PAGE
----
An older, wiser Saika then sat down to watch this trailer. And found, to her great surprise, that she was once again interested in the shenanigans of these space-faring assholes. Is it too much to ask for that this movie will be the GotG we deserve and not the fratsplosion we got last time?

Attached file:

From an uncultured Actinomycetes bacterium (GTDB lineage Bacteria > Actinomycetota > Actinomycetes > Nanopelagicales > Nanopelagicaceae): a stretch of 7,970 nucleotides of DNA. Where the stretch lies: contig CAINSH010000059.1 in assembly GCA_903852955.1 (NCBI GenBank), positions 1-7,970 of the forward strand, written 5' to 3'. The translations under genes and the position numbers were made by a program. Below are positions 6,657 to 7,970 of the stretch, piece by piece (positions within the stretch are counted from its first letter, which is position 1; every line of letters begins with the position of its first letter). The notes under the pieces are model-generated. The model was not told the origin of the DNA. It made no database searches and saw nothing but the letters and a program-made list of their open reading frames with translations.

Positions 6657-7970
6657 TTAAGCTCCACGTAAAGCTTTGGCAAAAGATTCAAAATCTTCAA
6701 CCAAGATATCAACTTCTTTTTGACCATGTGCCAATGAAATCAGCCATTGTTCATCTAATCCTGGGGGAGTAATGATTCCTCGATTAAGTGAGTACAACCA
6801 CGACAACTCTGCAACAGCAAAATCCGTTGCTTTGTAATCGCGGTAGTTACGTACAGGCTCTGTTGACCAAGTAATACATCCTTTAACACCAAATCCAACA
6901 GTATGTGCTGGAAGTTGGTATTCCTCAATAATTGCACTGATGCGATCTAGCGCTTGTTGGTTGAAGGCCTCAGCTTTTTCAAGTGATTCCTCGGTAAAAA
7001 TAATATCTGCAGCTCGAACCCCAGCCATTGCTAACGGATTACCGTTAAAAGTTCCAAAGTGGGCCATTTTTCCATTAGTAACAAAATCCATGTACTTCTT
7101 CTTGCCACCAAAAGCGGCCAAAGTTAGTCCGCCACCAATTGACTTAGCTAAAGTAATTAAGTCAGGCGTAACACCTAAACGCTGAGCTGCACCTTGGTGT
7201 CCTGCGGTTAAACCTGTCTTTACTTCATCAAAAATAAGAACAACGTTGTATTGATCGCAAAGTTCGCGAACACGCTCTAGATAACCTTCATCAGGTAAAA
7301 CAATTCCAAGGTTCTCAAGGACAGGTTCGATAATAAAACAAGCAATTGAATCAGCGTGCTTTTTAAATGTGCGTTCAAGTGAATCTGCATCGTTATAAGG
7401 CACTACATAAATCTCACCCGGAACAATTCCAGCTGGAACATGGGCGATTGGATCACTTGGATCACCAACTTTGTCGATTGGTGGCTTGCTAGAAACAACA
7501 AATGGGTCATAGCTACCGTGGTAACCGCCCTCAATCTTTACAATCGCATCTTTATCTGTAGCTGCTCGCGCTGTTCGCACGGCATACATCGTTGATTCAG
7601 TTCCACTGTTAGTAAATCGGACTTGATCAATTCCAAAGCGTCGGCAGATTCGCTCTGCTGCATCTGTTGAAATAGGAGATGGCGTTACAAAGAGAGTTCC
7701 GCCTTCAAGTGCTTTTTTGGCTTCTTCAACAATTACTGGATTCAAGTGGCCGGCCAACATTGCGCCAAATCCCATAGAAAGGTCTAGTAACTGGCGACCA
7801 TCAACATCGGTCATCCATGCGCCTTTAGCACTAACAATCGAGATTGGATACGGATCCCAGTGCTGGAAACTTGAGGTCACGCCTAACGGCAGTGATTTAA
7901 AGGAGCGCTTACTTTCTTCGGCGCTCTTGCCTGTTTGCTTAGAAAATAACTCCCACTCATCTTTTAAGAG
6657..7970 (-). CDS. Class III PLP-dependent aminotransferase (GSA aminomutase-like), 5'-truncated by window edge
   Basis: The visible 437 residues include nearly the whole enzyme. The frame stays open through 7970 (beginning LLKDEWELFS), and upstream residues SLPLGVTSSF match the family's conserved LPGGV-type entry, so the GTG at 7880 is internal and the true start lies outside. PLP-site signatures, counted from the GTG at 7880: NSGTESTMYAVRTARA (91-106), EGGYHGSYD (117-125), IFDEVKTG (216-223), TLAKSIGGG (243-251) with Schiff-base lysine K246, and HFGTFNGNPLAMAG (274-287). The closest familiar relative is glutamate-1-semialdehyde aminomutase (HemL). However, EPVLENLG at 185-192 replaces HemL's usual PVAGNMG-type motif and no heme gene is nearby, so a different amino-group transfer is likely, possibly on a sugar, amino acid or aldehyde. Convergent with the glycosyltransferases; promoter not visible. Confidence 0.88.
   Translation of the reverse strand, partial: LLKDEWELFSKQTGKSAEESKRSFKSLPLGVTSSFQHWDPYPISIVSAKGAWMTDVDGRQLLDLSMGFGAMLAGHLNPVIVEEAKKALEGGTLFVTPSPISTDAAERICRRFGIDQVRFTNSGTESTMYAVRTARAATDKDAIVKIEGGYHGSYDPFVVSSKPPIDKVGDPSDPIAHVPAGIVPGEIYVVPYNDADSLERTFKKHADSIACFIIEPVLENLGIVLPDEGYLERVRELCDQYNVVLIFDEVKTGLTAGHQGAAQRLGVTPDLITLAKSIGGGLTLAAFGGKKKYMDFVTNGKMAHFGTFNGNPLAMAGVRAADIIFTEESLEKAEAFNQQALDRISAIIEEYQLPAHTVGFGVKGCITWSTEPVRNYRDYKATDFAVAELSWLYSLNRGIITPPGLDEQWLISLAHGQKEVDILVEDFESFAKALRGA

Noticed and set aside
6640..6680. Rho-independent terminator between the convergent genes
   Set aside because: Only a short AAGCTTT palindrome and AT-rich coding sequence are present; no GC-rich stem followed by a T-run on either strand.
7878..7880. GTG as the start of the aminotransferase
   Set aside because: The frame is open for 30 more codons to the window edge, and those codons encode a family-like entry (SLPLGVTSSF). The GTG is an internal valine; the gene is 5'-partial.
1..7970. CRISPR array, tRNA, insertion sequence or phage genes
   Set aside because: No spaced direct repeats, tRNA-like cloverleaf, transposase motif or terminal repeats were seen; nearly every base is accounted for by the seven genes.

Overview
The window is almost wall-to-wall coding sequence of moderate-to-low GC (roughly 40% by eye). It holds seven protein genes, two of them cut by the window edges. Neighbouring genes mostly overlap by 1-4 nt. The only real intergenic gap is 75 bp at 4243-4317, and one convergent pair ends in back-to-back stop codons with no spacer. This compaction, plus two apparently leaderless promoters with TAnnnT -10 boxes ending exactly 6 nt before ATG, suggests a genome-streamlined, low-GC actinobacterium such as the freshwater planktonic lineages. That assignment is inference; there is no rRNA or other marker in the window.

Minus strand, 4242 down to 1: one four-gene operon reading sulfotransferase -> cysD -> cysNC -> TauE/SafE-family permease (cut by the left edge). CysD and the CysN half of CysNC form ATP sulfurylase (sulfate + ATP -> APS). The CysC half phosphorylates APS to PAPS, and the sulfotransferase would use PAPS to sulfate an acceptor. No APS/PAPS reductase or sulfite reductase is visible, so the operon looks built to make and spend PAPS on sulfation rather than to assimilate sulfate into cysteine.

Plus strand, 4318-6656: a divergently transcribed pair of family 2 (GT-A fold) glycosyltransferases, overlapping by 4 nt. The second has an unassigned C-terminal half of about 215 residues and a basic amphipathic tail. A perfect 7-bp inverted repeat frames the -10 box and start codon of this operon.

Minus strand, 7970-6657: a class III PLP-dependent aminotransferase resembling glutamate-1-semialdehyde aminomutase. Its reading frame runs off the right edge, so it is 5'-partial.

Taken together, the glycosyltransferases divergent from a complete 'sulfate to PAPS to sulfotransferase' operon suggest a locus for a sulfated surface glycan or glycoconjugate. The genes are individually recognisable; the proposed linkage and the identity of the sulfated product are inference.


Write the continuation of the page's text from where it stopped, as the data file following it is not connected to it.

Overwatch recently introduced some new characters into its ever-growing world, including a new playable hero. And while the giant centaur-like Omnic tank Orisa is an interesting addition to the fighting lineup, her creator is more interesting to me. Efi Oladele is an eleven-year-old inventor from the highly advanced African city of Numbani. Despite her young age, she’s already received worldwide attention after receiving a prestigious grant for her robotics work. After a mysterious attack at the Numbani International Airport, Efi was inspired to use her grant money to create a new protector for her city from an old OR15 defense bot. Thus, Orisa was born. Orisa is well-intentioned but still has a childlike innocence despite her many fighting capabilities, and Efi, while a genius, is also still an adorable preteen. The bot and her creator are to put it in simple terms, too precious, too pure, so I was excited to stumble upon a fic that captured that, especially since it hasn’t been that long since they were introduced.